As Schourie pointed out, it is vital to encourage South African citizens to act on their dreams and passions because “it can be a great success; they just need make that leap”.

Dates to watch:

  • 21 June: Top 10 skills development programme
  • 3 July: Top 10 pitches
  • 6 July: Top 5 announcement
  • 20 July: Final five workshops
  • 10 August: Final five pitches
  • 13 September: Winner announced

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Top 22 Start-ups Chosen For Final Selection Days – Startupbootcamp Africa

After receiving 1,004 applications from all over the world, the SBC team in conjunction with the programme’s corporate sponsors have narrowed the applicants down to 22 top-tier tech start-ups that will be invited to the Final Selection Days on July 11th and 12th at PwC’s headquarters in Cape Town.

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SBC Africa received 1,004 total applications from 77 countries on 5 continents. The start-ups that applied were exceptionally impressive and have gained more traction in the market than the applicants for the 2017 cohort. The talent in Africa is phenomenal and the corporate sponsors and SBC team dedicated 2 weeks to narrow it down to the Top 22 to be invited to Final Selection Days.

“It’s been an intense process due to the exceptionally high calibre of start-ups applying to the programme from across the continent,” states Philip Kiracofe, co-founder and CEO of Startupbootcamp Africa. “From 1,004 applications we have managed to narrow down to 22 of the most creative teams tackling daunting African problems. One of the key differentiators for start-ups that participate in the SBC Accelerator is the opportunity to secure commercial contracts with our sponsors. In order to make it onto our Top 22, each start-up has been chosen by at least 2 sponsors for potential proof of concept projects. The 2018 cohort is already shaping up to be a milestone moment for Africa.”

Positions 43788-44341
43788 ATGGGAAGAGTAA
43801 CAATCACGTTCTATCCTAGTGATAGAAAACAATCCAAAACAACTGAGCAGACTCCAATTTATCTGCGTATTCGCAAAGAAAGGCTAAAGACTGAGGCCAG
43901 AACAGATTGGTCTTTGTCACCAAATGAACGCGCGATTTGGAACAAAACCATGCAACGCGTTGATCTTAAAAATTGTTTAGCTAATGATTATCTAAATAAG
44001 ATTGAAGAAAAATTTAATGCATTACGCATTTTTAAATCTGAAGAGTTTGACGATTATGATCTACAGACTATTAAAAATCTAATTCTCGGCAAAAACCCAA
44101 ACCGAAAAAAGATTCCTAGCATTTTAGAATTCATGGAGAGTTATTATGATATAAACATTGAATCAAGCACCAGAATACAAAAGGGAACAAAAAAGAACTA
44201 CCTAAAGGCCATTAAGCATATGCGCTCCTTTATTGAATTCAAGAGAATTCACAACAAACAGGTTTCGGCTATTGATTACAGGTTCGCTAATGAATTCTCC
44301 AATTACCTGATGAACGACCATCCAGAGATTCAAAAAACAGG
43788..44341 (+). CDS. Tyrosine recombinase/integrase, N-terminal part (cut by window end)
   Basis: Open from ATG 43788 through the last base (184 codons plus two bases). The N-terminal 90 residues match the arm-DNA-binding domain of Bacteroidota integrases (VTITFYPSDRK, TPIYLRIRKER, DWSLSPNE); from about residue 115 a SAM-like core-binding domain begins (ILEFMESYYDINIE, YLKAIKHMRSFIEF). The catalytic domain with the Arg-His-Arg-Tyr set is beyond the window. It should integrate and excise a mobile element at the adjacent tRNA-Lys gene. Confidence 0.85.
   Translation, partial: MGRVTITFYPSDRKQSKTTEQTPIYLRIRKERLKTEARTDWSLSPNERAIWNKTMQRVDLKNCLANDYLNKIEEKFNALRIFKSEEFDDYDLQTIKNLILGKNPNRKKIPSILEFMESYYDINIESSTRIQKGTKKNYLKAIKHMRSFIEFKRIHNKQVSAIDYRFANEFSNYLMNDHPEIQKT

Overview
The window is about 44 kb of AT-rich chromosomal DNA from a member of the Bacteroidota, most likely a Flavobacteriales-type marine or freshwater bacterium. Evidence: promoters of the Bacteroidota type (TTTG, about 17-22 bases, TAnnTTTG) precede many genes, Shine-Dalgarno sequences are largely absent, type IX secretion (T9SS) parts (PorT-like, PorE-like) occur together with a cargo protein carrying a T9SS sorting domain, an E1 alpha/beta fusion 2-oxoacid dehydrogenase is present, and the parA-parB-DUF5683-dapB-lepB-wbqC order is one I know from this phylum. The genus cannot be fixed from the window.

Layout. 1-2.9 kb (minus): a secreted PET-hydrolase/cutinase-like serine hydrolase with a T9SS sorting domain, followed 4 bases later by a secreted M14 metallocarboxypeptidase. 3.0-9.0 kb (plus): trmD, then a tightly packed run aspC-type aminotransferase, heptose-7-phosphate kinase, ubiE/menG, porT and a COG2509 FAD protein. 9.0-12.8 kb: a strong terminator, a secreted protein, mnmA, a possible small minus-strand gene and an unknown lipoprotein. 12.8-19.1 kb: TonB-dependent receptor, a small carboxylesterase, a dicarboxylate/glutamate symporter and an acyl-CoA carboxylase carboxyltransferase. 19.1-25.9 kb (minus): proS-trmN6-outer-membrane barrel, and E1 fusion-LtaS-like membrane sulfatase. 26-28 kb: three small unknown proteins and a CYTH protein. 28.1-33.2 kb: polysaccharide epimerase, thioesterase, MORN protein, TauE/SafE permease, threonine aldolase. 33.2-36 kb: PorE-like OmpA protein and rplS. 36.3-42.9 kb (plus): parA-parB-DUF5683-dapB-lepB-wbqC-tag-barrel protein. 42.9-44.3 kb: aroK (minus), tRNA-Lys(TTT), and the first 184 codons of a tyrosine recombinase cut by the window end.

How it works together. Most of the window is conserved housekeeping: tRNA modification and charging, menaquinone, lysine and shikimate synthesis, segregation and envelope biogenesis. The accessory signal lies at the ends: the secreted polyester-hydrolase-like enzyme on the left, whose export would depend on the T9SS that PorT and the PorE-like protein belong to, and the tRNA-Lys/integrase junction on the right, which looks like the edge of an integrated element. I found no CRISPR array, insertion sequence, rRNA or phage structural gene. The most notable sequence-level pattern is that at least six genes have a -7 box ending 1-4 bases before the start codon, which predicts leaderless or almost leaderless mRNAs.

Related: How to Name (Or In Some Cases, Rename) Your Company

Zachariah George, co-founder and Chief Investment Officer of Startupbootcamp Africa added, “The investment community across Africa is taking note of the significant traction and access to market that being an alumni of a global accelerator programme like ours provides. We are excited to further galvanize venture capital funding into tech startups through significant de-risking of business models and customer validation with our corporate partners globally.”